CBP, Mexican Counterparts Sign Agreements for Better Cooperation
The U.S. and Mexico have inked deals to help the two countries better cooperate on trade and customs compliance, as well as combat illicit activities. U.S. Customs and Border Protection Commissioner Kevin McAleenan and Chief of Mexico’s Tax Administration Service Osvaldo Santin signed a memorandum of cooperation on customs and trade enforcement in Mexico City on Monday. This agreement will facilitate the development and implementation of joint and coordinated programs aimed at increasing trade and customs compliance, as well as help combat illicit activities. Some examples of issues covered under this memorandum include items subject to anti-dumping duties, counterfeit merchandise and substandard pharmaceuticals.
“Strong international partnerships are critical to effective border security and facilitating the flow of commerce across our borders,” Commissioner McAleenan said. “These cooperative arrangements reflect our shared commitment to ensuring the efficient and secure flow of goods between our two nations, and addressing predatory trade practices from third parties. I am committed to enhancing this very important partnership with Mexico to continue to bolster the security and economic prosperity of both our nations.”
Additionally, CBP and the Mexican tax service signed a memorandum of understanding on a cargo pre-inspection program and unified cargo processing, or UCP. This agreement states the bilateral commitment for the further implementation of cargo pre-inspection and UCP programs, through which Mexican customs officers and CBP officers will work together to inspect and process cargo shipments. UCP currently operates at seven ports of entry along the U.S.-Mexico border, with the memorandum merging two more cargo pre-inspection sites into UCP. UCP eliminates duplicative inspection efforts while reducing border wait times and costs for the private sector. The new agreement looks to expand the process to possibly more than a dozen locations.
CBP and the National Service for Agro-Alimentary Public Health, Safety and Quality – Mexico’s agency responsible for inspecting incoming goods for pests and diseases – also signed an agreement to enable collaboration between the two agencies on agriculture safeguarding, agriculture quarantine inspections at ports of entry, and information sharing. The memorandum promotes cooperation and information sharing to enable the U.S. to handle legitimate and safe shipments while addressing those that pose a risk.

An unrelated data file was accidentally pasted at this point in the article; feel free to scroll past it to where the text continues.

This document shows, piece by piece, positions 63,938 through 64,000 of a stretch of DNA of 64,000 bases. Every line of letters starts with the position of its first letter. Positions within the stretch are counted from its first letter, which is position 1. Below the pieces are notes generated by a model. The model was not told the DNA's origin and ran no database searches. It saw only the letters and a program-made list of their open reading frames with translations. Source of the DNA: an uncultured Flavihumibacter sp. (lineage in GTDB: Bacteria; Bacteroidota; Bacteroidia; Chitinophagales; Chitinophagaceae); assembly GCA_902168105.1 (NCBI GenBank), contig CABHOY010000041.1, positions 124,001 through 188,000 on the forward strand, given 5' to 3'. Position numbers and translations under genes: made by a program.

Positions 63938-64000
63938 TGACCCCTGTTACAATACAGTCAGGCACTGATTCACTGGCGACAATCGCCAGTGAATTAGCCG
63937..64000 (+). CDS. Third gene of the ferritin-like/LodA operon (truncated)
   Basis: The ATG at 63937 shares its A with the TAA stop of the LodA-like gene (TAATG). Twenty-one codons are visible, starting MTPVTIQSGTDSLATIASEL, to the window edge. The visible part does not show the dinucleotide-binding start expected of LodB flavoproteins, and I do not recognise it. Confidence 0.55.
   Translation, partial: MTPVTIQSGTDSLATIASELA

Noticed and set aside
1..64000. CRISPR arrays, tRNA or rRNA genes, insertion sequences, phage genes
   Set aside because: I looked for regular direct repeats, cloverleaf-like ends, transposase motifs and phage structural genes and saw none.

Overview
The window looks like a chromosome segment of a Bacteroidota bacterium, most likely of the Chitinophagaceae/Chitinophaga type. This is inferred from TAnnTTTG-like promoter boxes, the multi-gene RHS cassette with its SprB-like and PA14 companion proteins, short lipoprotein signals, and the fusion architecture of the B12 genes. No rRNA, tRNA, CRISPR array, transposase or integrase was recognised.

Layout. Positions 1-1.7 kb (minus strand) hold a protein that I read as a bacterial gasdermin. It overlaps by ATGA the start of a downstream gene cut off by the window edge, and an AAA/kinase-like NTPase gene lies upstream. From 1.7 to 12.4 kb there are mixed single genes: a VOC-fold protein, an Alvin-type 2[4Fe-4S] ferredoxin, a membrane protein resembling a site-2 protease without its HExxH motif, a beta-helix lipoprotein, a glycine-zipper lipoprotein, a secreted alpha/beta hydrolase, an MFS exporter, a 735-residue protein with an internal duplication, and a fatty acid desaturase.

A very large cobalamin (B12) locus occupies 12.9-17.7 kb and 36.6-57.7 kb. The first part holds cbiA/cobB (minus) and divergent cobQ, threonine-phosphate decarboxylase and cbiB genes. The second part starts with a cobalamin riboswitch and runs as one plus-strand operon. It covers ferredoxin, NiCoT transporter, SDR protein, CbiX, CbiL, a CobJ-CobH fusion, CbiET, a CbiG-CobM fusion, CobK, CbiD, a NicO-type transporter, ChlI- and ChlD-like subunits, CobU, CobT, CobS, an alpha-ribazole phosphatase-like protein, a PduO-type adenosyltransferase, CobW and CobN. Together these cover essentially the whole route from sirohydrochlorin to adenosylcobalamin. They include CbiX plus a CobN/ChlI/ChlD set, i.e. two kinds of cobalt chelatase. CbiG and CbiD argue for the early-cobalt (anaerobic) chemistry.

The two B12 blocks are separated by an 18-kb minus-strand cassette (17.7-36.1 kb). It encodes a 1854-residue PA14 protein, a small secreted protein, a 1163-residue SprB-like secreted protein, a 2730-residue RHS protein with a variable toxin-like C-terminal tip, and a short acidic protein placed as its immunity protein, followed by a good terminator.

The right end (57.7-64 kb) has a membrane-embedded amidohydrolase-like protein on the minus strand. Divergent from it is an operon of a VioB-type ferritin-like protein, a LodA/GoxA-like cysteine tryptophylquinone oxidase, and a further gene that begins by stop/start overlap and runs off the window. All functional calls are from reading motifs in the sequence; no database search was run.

The trip was part of a larger Department of Homeland Security delegation headed by Secretary Kirstjen Nielsen sent to meet with Mexican counterparts to discuss economic and national security issues affecting both the United States and Mexico. The strong relationship between the U.S. and Mexico, and the safe and efficient crossing of goods, is critical to the economic success of both countries. The three arrangements are expected to enhance these efforts.
This was also Commissioner McAleenan’s fifth visit to Mexico, a testament to the priority CBP puts on the relationship between the two countries. CBP officials noted the tangible improvements over the years in the area surrounding the border, with one such example being the prosperous shopping area in San Diego and new housing that has popped up correspondingly in Tijuana, Mexico. Last month during President Trump’s meeting at CBP’s National Targeting Center in Sterling, Virginia, Commissioner McAleenan highlighted the strong partnership with the Government of Mexico to the President.
“We’ve had a significant improvement in our dialogue and our effectiveness with Mexican law enforcement and military in the last year,” Commissioner McAleenan said.
U.S. Customs and Border Protection is the unified border agency within the Department of Homeland Security charged with the management, control and protection of our nation's borders at and between the official ports of entry. CBP is charged with keeping terrorists and terrorist weapons out of the country while enforcing hundreds of U.S. laws.